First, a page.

Chile's Political Culture and Parties

An Anthropological Explanation

Larissa Adler Lomnitz and Ana Melnick

From the Helen Kellogg Institute for International Studies

The concept of political culture is young—born from the need to explain the dramatic sociological and political changes that occurred in Europe both during and after the Second World War. The practice of examining the culture of political parties in depth through an ethnographic field study of a country’s social structure is, so far, a neglected one.

Larissa Adler Lomnitz and Ana Melnick rectify the lack of attention to this area with respect to Chile in Chile’s Political Culture and Parties: An Anthropological Explanation. This volume examines Chile’s political culture by considering its origin and the persistence of its “grammar,” which the authors define as the ability of each member of society to function within social categories and rules. This “grammar,” they believe, is what gives character to national culture.

Lomnitz and Melnick argue that political parties in Chile are a conglomeration of horizontal networks of friends. Class is perfectly established within Chile’s social tissue, and is defined by a mixture of variables, including an individual’s position in the economy, social network, religious beliefs, and life-style choices. The existence of social class creates subcultural layers in society, and these subcultures create a horizontally organized, class-structured, hierarchial society.

In a political system such as this, characterized by its ability to contain strong political subcultures, it is crucial to guarantee the coexistence of these subcultures through the acceptance of a common legal framework, or constitution. Respect for this constitution legitimizes the system and, therefore, legitimizes presidential authority. This constitutional respect is especially present in Chilean culture, and is perhaps one of Chile’s best-known political characteristics.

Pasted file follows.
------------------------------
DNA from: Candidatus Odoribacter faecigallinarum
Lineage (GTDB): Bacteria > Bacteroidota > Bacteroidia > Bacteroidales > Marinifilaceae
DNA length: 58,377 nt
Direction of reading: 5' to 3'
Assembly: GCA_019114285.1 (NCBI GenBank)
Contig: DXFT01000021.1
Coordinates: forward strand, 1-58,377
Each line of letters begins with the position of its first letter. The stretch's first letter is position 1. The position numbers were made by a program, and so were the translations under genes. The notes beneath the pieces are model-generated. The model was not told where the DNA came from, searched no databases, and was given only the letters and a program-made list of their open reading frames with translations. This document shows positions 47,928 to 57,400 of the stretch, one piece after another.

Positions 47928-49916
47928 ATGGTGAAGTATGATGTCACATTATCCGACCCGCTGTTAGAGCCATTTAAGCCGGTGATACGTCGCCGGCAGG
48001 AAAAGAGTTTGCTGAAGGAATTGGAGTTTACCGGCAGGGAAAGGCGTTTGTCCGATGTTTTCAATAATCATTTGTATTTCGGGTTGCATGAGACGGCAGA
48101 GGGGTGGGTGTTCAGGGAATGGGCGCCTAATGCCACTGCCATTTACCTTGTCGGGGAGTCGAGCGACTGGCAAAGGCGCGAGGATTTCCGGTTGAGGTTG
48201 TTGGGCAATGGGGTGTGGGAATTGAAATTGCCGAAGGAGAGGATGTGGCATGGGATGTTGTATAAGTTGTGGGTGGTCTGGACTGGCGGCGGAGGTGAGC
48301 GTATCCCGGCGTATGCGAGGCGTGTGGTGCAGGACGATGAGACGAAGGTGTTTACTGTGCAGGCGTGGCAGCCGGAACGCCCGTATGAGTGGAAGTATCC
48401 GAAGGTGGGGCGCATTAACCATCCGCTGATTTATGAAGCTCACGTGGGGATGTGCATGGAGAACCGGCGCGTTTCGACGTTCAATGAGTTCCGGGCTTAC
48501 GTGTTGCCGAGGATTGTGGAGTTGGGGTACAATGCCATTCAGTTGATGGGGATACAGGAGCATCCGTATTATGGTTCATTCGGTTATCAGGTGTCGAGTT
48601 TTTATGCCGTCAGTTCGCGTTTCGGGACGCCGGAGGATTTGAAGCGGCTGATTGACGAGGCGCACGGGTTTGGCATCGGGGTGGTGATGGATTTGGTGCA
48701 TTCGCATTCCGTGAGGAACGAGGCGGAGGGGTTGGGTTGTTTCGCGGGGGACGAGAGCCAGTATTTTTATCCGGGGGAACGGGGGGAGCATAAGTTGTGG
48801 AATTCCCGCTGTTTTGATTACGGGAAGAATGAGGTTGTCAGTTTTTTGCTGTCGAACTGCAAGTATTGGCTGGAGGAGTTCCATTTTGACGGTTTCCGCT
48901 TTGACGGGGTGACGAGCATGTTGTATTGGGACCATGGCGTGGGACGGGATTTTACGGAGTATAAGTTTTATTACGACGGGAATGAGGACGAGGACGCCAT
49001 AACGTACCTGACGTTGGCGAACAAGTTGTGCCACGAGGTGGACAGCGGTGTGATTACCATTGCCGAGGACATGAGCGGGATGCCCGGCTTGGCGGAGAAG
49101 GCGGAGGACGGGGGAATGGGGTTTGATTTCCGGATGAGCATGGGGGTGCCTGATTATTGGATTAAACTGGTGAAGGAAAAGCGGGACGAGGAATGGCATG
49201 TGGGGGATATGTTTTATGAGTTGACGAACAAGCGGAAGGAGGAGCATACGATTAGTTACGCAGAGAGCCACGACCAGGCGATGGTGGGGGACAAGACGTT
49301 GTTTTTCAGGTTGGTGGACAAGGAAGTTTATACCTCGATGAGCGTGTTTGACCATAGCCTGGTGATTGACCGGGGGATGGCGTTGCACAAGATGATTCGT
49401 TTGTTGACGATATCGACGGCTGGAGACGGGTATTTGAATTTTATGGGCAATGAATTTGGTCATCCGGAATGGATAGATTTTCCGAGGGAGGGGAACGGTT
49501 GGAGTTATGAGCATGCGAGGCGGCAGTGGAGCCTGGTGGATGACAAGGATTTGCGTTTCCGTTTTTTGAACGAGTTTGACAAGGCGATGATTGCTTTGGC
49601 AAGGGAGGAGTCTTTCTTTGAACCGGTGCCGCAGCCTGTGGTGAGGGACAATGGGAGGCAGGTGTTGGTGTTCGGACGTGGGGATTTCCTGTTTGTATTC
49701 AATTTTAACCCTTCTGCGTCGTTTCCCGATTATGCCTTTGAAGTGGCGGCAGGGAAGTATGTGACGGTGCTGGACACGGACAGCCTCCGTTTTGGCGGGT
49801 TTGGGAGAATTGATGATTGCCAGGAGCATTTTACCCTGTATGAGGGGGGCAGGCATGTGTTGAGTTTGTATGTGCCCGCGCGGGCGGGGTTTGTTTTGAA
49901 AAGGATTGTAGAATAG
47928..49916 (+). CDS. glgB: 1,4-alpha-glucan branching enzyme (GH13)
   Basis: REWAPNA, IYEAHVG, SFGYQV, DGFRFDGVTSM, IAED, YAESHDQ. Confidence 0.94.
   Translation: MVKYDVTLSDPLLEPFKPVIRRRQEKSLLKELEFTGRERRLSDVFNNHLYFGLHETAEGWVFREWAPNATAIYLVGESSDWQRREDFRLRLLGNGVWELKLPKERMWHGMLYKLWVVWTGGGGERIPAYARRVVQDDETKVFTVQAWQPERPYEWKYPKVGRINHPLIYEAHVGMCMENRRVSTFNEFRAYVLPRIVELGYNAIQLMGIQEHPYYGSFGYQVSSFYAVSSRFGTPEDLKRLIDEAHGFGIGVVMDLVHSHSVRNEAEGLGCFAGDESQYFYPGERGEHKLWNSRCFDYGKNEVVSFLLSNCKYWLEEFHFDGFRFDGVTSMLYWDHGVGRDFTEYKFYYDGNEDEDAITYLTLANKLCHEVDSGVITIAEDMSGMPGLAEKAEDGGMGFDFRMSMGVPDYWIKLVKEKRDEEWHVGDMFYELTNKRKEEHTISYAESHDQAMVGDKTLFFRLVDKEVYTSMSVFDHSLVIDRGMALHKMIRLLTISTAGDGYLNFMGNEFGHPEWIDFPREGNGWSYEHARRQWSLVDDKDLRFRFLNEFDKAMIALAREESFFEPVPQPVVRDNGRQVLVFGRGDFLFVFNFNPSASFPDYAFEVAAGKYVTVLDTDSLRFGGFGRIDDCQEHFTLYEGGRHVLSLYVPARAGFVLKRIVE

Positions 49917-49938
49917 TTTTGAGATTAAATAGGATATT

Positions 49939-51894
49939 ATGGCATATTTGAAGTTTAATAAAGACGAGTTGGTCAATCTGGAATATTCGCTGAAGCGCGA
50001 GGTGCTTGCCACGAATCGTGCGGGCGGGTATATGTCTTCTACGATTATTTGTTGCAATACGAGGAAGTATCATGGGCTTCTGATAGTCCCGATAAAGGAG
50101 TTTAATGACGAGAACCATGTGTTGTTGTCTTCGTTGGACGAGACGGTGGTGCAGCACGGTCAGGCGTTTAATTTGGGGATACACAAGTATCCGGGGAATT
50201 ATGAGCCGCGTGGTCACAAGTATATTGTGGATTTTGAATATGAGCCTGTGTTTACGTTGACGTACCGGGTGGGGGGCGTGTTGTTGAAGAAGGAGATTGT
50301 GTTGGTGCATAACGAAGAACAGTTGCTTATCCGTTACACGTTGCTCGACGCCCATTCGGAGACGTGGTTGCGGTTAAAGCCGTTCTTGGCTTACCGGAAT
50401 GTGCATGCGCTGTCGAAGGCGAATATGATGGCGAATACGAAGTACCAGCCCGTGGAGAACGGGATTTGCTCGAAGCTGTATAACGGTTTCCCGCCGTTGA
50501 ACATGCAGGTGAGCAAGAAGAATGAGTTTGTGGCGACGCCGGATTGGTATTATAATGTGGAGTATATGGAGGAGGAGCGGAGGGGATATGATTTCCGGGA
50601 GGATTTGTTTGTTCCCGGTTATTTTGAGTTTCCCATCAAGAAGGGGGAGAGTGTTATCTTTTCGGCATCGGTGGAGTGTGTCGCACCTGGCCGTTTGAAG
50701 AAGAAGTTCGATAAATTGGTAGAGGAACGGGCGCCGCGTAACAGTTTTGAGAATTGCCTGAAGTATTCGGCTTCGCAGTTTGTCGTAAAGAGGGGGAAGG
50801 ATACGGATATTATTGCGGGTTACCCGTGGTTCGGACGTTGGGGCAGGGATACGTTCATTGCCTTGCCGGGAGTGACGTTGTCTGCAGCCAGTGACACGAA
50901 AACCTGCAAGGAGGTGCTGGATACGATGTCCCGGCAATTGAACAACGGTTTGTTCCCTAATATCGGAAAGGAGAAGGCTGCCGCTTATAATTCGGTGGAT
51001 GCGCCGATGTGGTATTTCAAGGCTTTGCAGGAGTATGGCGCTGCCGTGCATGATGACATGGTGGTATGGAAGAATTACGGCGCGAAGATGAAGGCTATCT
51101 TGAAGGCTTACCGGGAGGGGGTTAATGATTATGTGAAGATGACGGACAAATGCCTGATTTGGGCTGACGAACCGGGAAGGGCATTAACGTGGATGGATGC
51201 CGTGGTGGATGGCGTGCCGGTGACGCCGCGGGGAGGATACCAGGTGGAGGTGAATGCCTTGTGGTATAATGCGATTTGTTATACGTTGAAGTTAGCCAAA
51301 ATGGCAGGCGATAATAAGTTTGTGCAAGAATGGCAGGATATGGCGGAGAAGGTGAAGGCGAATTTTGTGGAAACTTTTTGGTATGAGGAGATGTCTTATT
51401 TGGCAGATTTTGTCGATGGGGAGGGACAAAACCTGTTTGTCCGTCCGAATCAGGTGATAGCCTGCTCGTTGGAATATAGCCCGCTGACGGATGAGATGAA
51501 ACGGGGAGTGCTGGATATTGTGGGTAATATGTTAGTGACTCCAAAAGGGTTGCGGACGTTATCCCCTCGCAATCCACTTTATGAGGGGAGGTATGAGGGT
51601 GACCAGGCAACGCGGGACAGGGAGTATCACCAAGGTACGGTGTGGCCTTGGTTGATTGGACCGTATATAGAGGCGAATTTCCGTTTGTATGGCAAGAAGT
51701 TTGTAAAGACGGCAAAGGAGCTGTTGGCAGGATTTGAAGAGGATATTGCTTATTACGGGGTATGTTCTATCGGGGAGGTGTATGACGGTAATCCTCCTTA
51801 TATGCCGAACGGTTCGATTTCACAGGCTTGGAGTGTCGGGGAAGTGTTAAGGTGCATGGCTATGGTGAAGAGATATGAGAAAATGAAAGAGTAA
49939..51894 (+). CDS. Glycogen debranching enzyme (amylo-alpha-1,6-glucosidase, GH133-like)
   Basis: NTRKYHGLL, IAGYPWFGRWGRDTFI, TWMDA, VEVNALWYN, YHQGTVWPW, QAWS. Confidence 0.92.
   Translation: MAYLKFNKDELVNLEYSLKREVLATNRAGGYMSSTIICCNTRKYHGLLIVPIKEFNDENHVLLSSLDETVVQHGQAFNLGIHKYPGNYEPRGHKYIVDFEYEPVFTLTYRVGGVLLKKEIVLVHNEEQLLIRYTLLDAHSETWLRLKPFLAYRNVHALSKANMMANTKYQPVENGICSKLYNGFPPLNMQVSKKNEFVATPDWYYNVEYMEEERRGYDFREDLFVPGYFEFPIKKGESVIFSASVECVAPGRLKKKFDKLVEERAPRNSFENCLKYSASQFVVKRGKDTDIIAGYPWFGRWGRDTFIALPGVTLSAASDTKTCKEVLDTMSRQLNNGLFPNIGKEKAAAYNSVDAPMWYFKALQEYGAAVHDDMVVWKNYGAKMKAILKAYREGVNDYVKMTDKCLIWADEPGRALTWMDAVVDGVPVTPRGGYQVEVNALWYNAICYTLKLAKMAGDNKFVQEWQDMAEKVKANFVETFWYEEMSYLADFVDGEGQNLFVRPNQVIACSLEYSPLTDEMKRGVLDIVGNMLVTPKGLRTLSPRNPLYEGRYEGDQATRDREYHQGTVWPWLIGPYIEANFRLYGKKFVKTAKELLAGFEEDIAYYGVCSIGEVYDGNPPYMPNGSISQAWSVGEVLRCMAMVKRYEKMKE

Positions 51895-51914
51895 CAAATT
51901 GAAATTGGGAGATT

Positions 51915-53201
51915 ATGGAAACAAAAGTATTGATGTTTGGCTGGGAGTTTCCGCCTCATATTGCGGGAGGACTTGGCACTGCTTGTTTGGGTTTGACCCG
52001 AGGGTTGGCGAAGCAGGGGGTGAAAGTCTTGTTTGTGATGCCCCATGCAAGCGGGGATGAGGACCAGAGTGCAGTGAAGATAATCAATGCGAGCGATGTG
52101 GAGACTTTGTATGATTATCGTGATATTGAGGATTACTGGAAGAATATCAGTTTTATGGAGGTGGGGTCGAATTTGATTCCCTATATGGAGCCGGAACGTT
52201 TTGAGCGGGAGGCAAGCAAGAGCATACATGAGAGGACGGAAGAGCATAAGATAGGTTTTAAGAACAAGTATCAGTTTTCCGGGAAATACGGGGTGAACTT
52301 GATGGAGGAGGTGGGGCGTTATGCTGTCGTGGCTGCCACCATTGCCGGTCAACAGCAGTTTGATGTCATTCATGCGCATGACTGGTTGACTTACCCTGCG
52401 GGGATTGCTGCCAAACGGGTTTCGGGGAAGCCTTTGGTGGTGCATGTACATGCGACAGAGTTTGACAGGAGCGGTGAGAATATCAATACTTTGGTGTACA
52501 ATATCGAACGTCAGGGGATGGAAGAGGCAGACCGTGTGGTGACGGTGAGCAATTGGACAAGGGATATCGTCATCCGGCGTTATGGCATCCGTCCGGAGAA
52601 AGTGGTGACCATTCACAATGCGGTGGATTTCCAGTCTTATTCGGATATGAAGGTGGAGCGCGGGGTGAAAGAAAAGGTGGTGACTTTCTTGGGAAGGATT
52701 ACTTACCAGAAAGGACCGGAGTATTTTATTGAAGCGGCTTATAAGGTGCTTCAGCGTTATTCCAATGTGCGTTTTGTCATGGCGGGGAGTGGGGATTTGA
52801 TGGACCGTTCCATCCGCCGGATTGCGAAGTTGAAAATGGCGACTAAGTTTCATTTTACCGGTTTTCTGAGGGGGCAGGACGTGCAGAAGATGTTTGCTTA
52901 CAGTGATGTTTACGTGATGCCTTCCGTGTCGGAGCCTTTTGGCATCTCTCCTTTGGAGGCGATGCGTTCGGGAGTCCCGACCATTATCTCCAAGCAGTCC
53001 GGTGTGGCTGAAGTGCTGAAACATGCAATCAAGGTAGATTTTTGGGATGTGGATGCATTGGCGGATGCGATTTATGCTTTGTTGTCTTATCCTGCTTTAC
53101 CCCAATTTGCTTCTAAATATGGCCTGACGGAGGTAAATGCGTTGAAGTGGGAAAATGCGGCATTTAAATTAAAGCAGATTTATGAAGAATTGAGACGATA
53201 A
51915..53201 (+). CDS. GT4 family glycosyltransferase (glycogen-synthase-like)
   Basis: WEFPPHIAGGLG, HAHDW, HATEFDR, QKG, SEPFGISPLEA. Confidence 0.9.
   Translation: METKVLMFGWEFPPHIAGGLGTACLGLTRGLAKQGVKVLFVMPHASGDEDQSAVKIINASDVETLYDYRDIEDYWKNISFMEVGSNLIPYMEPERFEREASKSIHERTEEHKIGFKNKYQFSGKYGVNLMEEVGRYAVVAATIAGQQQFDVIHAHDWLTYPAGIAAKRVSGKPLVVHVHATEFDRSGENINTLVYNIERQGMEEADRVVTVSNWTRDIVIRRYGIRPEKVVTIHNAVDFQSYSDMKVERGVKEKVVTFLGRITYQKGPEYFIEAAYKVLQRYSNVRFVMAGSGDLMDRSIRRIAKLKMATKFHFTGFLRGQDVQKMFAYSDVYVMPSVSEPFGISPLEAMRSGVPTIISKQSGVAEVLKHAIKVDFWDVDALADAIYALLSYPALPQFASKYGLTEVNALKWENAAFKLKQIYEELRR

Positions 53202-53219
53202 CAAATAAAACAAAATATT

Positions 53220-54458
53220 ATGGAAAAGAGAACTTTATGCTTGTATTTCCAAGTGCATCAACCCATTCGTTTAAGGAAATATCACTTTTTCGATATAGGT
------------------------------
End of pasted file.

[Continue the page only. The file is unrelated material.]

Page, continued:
From the tradition of the fronda aristocratica that determined the Chilean president, to the current coexistence of the Radical and Christian Democrat parties in Chile, this thoughtful synthesis of all that determines Chile’s political culture is a valuable tool for students of history, political science, and Latin America.

Larissa Adler Lomnitz is Professor at the National University of Mexico. Ana Melnick is former Director of the Radio of the University of Chile. They are also co-authors of Chile’s Middle Class: A Struggle for Survival in the Face of Neoliberalism (1991).